How Psychologists Test Kids for PTSD
Fifteen percent of girls and six percent of boys in the U.S. develop post-traumatic stress disorder. Is your child among them?
Mar 13 2018, 10:24 AM
Most parents assume their children haven’t developed post-traumatic stress disorder. The pathology is so strongly associated with war that it seems an unlikely diagnosis for a grade-schooler. It isn’t. Fifteen percent of girls and six percent of boys in the U.S. develop post-traumatic stress disorder
. PTSD is most common in children who have experienced severe traumas, such as abuse, but many children who have not been victimized still wind up suffering from the disorder.
As it turns out PTSD is both predictable and unpredictable. Children living in New York City during 9/11 were more likely to suffer PTSD
in the following years. This is a sad fact that many might have suspected. But kids who watched the towers fall on television
were also more likely to develop the condition. That is to say that trauma does not necessarily emerge from first-hand experiences, which means it’s nearly impossible to insulate kids from the condition.
But how would you know if your kid had PTSD? In 2001, Edna Foa and colleagues at the University of Pennsylvania created a simple test
that measures PTSD risk in children between the ages of 8 and 18. The questionnaire can be self-administered and, while it’s far from perfect, it’s an excellent screening tool that helps experts identify PTSD in kids.
Meet The Child PTSD Symptom Scale
Ask your child to write down the most distressing event he or she can remember, and note the length of time since the event. Then, ask your child to answer the following questions about the event with 0 (not at all or only at one time); 1 (once a week or less); 2 (2 to 4 times a week); 3 (more times a week/almost always). Ask, “How often are you…”:
- Having upsetting thoughts or images about the event that came into your head when you didn’t want them to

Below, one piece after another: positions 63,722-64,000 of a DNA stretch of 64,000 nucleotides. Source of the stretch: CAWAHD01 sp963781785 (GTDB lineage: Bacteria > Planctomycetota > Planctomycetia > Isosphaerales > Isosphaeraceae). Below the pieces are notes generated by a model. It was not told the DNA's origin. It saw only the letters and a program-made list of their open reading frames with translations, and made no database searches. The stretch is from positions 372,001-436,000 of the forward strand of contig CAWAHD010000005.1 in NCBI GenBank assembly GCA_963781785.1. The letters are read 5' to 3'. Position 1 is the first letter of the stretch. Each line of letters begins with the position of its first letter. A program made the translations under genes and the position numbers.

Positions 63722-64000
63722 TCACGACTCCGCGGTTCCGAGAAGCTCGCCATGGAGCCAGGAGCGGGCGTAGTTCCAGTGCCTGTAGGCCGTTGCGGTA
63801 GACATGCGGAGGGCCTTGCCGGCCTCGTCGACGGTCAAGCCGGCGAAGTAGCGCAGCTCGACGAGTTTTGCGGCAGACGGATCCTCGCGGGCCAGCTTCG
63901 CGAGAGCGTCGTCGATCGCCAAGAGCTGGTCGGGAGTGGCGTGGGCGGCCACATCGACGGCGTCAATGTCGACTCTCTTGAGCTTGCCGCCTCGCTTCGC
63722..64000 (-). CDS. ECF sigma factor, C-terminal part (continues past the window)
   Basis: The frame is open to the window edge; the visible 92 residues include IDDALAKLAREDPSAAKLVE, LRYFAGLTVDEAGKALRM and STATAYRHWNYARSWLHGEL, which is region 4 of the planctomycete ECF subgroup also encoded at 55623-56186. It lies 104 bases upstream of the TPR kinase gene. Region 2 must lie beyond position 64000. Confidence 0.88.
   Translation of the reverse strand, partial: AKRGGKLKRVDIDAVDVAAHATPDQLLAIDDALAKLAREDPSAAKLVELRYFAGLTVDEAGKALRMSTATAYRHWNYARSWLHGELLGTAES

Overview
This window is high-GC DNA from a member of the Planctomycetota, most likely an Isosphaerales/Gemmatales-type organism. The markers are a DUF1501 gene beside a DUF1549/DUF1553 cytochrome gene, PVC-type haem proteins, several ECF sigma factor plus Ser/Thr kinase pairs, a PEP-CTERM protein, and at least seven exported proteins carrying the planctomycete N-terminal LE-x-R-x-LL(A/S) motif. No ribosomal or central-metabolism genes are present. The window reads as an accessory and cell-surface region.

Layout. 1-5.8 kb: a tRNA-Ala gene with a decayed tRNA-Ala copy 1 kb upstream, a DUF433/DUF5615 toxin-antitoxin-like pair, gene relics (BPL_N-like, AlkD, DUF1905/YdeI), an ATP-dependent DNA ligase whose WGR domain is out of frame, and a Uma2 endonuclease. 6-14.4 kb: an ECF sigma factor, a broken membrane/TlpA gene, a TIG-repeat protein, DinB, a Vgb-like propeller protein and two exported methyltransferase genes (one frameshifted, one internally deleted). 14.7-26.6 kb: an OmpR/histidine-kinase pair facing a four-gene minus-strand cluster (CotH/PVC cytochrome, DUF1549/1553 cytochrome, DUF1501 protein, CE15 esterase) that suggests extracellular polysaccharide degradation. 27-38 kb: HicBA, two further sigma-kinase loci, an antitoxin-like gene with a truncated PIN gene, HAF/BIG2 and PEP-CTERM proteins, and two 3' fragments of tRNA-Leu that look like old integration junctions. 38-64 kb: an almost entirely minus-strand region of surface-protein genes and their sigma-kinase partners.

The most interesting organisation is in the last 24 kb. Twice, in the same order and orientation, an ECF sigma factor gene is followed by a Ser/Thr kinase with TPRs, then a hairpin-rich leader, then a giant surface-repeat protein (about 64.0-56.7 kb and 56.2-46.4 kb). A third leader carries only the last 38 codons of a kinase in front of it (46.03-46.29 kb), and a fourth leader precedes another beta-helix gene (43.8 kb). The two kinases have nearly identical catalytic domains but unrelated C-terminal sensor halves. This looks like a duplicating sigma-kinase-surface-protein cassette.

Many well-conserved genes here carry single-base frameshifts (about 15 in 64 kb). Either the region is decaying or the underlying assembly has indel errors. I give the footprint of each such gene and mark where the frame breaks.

- Having bad dreams or nightmares
- Acting or feeling as if the event was happening again (hearing something or seeing a picture about it and feeling as if I am there again)
- Feeling upset when you think about it or hear about the event (for example, feeling scared, angry, sad, guilty, etc)
- Having feelings in your body when you think about or hear about the event (for example, breaking out into a sweat, heart beating fast)
- Trying not to think about, talk about, or have feelings about the event
- Trying to avoid activities, people, or places that remind you of the traumatic event
- Not being able to remember an important part of the upsetting event
- Having much less interest or doing things you used to do
- Not feeling close to people around you
- Not being able to have strong feelings (for example, being unable to cry or unable to feel happy)
- Feeling as if your future plans or hopes will not come true (for example, you will not have a job or getting married or having kids)
- Having trouble falling or staying asleep
- Feeling irritable or having fits of anger
- Having trouble concentrating (for example, losing track of a story on the television, forgetting what you read, not paying attention in class)
- Being overly careful (for example, checking to see who is around you and what is around you)
- Being jumpy or easily startled (for example, when someone walks up behind you)
We Tallied Up The Score. What’s It Mean?
Since each of the 17 items is rated on a scale from 0-3, the total scores ranges from 0 to 51. Yet clinical experience
has shown that any score above 15 is cause for concern (Foa’s original work suggested an even lower cutoff score of 11). Of course, a score of 15 or above does not necessarily mean that your kid has PTSD. The symptom scale is a carefully-designed test that is best administered by a trained professional in a controlled setting. Your take-home version is by no means the last word. If you’re concerned about your child’s score, however, make sure to mention it to your doctor.
What If My Kid Actually Does Have PTSD?
The most effective treatment for PTSD in children is trauma-focused cognitive behavior therapy. One of the key features of TF-CBT is that, unlike other related forms of therapy, the child doesn’t go into a room alone with a therapist—the parents are involved in every stage of the the treatment. The therapy helps children build skills to cope with extreme anxiety, while teaching parents how to deal with their children during flashbacks, or episodes of irritability and aggression that can result from encountering a trigger.
“Since we have implemented trauma-focused CBT, the number of kids in the child protective services system needing in-patient psychiatric care has gone down enormously,” says Joan Kaufman of Yale University